AT LEAST one Czech hospital has started recruiting physicians from Slovakia while another hospital in that country reported an increased interest in employment from Slovak physicians after 2,411 doctors working in hospitals across Slovakia submitted notices to terminate their employment contracts on September 29. Health Minister Ivan Uhliarik restated that urgent health care will be available in Slovakia even if these doctors resign from their hospitals.
The Slovak doctors chose the tactic of mass resignation to demonstrate their opposition to a proposal pursued by the Health Ministry to change the legal form of state-run hospitals as well as to demand more health-care funding, higher salaries and adherence by hospitals to the Labour Code. After meeting with directors of state-run hospitals on October 4, Uhliarik, who was nominated to his post by the Christian Democratic Movement (KDH), said that some doctors are now withdrawing their notices, something that the ministry and the hospitals had hoped would happen.
“Every day the notices of some physicians are being withdrawn,” Uhliarik stated on October 4, as quoted by SITA. “We will have to keep persuading and motivating the physicians to withdraw their resignations.”
While Uhliarik remained tight-lipped about the types of motivation the hospital directors might use, he did say that the directors will accept withdrawal of the notices only until the end of October.
“Unfortunately, after November 1, the directors of hospitals will have to seek other physicians for these positions,” Uhliarik said, adding that the teaching hospital in Prešov currently has 100 job applications and that it recently hired two new physicians.
Uhliarik stated the hospitals are not yet considering hiring physicians from other countries.
Representatives of the doctors’ trade unions who met with Uhliarik on October 5 denied that the protesting physicians were withdrawing their notices en masse. It was unclear how many physicians might have withdrawn their resignation notices when The Slovak Spectator went to print on October 6.
Marián Kollár, chairman of the Medical Trade Unions Association (LOZ), said on October 5 that additional doctors were joining the protest by signing notices to terminate their employment contracts, according to the Sme daily. TV Markíza quoted an unnamed physician who said the medical unions were pressuring doctors to sign the notices. On October 5 the unions also submitted a legislative proposal to increase the salaries of physicians working in state-run hospitals
Slovak media have been speculating for some time that hospitals in neighbouring countries, particularly in the Czech Republic, might try to hire Slovak health-care specialists.
Sme wrote that Czech hospitals have been advertising openings for physicians for some time and that a Czech hospital in Vsetín has a recruitment campaign targeted at physicians from Žilina in northern Slovakia, a fact confirmed by Robert Fícek, the head of the doctors’ trade union in Žilina. A physician working in a Slovak hospital earns an average of €1,500 per month while some Czech hospitals are able to offer €2,211, Sme wrote.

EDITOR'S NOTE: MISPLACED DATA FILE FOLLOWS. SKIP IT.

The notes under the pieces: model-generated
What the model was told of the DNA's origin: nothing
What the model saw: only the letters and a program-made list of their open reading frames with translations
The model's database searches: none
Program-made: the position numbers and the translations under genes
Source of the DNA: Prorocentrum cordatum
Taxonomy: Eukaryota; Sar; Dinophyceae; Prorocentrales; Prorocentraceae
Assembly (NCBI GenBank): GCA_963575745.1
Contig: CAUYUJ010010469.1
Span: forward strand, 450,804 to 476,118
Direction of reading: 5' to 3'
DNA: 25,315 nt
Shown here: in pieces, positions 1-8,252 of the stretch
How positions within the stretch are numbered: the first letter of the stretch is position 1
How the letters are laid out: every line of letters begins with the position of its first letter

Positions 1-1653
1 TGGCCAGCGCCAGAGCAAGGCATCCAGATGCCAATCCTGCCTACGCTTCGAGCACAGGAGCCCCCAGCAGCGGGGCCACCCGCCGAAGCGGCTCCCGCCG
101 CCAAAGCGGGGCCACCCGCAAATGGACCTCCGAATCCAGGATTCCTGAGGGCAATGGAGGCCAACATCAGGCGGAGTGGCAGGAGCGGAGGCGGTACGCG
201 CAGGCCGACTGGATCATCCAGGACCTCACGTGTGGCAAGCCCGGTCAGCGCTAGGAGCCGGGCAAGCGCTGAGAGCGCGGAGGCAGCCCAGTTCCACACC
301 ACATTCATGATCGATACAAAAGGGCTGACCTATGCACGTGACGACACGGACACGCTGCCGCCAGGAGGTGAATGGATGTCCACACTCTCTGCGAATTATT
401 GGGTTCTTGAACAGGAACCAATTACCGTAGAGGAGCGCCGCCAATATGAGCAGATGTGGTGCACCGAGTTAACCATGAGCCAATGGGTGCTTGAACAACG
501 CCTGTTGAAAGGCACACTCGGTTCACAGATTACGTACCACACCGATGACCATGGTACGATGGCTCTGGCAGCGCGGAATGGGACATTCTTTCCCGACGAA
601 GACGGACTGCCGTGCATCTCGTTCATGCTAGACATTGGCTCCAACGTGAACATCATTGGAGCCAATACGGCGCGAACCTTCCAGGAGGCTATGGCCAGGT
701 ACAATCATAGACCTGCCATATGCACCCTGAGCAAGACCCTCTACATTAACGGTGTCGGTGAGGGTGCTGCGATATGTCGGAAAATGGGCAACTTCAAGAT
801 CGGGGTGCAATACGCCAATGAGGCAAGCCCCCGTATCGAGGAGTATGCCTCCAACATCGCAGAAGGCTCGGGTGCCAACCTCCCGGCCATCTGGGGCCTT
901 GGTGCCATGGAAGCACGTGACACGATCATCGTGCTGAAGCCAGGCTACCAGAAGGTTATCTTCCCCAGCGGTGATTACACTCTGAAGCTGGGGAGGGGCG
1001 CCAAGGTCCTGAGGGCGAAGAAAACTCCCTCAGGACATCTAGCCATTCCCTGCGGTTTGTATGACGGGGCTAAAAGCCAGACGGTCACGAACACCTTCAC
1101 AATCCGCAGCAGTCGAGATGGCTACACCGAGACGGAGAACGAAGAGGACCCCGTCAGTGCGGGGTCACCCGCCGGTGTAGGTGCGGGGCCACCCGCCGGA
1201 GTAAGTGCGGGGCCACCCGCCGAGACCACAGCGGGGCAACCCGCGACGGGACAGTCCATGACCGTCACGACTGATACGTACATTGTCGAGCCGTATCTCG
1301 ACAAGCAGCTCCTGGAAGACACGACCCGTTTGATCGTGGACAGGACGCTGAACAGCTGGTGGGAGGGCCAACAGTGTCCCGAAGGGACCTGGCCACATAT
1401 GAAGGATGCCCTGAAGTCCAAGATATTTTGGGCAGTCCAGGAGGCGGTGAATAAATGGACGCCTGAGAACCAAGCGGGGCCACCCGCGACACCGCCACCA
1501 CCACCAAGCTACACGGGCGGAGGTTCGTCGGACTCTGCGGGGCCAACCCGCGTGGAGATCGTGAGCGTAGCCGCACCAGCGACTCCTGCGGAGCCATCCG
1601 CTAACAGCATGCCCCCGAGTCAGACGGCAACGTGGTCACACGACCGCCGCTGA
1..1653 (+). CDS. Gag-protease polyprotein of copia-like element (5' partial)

A hospital in Kyjov in the Czech Republic reported it had received ten applications from Slovak physicians and Tomáš Zdechovský, the hospital’s spokesman, told the Mediafax newswire that the hospital will consider suitable candidates. However, the teaching hospital in Brno, the largest Czech city near the border with Slovakia, has not noted any increased interest by Slovak physicians and reported that the hospital already employs a significant number of Slovak physicians, the SITA newswire wrote on October 3.
Some hospital directors have conceded that the number of termination notices they have received may cause problems and SITA wrote that the situation at Children’s University Hospital in Bratislava may be most critical as nearly all of the hospital’s anaesthesiologists have submitted resignation notices.
Uhliarik reported that doctors from 18 hospitals have submitted resignation notices from among the 59 health-care institutions that the Health Ministry administers and stated that most hospitals will remain in a normal operational mode and complete care will be available for cancer and cardiology patients.
Kollár has warned that hospital medical treatment in Slovakia could collapse in December after the two-month notice period has run its course. Uhliarik responded by accusing the doctors of using patients as hostages, but at the same time assured Slovaks that they need not worry about being left without proper health care.
LOZ has rallied doctors around four demands: a halt in the ministry’s plan to transform public hospitals into joint-stock companies; for hospitals to follow the Labour Code with respect to hours of work and other working conditions; an increase in government funding for health care; and a gradual rise in the salaries of health-care employees.
The demand to halt the transformation of the state-run hospitals into joint-stock companies seems to be the most contentious issue but Uhliarik said it is impossible for him to change this as the process was agreed by MPs and has now begun.
On September 27 the Slovak cabinet approved revised documents for the legal transformation of the hospitals, including a model founding document and model statute for a joint-stock company. Prime Minister Iveta Radičová said after that cabinet meeting that changing the legal status of the hospitals has nothing to do with privatisation.
“The transformation does not create, anticipate or enable privatisation,” Radičová stated, as quoted by the SITA newswire, emphasising that the model statute clearly provides that these joint-stock hospitals will continue to be 100-percent state-owned.
10. Oct 2011 at 0:00 | Beata Balogová